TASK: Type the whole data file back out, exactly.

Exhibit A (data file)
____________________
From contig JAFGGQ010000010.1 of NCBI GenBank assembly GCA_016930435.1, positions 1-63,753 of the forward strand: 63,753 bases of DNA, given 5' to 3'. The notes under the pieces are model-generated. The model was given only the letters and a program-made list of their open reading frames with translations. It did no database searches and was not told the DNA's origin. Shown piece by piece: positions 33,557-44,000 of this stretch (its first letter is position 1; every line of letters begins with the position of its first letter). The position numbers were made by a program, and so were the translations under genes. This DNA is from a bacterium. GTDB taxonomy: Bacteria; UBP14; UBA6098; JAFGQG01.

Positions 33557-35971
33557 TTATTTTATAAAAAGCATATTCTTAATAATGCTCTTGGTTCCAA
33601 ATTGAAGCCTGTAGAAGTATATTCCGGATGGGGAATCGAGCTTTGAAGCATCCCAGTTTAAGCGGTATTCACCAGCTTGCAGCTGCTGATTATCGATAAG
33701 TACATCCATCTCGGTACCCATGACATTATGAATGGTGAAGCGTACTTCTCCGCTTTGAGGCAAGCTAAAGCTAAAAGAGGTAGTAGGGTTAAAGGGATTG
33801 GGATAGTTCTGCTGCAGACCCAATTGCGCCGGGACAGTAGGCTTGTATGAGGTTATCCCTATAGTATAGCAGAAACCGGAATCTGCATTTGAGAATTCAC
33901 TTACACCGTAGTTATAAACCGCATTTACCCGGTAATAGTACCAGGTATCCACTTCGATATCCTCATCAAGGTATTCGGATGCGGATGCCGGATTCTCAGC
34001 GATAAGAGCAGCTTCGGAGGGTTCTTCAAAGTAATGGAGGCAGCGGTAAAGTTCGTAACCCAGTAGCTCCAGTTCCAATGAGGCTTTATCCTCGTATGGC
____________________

From contig JAFGGQ010000010.1 of NCBI GenBank assembly GCA_016930435.1, positions 1-63,753 of the forward strand: 63,753 bases of DNA, given 5' to 3'. The notes under the pieces are model-generated. The model was given only the letters and a program-made list of their open reading frames with translations. It did no database searches and was not told the DNA's origin. Shown piece by piece: positions 33,557-44,000 of this stretch (its first letter is position 1; every line of letters begins with the position of its first letter). The position numbers were made by a program, and so were the translations under genes. This DNA is from a bacterium. GTDB taxonomy: Bacteria; UBP14; UBA6098; JAFGQG01.

Positions 33557-35971
33557 TTATTTTATAAAAAGCATATTCTTAATAATGCTCTTGGTTCCAA
33601 ATTGAAGCCTGTAGAAGTATATTCCGGATGGGGAATCGAGCTTTGAAGCATCCCAGTTTAAGCGGTATTCACCAGCTTGCAGCTGCTGATTATCGATAAG
33701 TACATCCATCTCGGTACCCATGACATTATGAATGGTGAAGCGTACTTCTCCGCTTTGAGGCAAGCTAAAGCTAAAAGAGGTAGTAGGGTTAAAGGGATTG
33801 GGATAGTTCTGCTGCAGACCCAATTGCGCCGGGACAGTAGGCTTGTATGAGGTTATCCCTATAGTATAGCAGAAACCGGAATCTGCATTTGAGAATTCAC
33901 TTACACCGTAGTTATAAACCGCATTTACCCGGTAATAGTACCAGGTATCCACTTCGATATCCTCATCAAGGTATTCGGATGCGGATGCCGGATTCTCAGC
34001 GATAAGAGCAGCTTCGGAGGGTTCTTCAAAGTAATGGAGGCAGCGGTAAAGTTCGTAACCCAGTAGCTCCAGTTCCAATGAGGCTTTATCCTCGTATGGC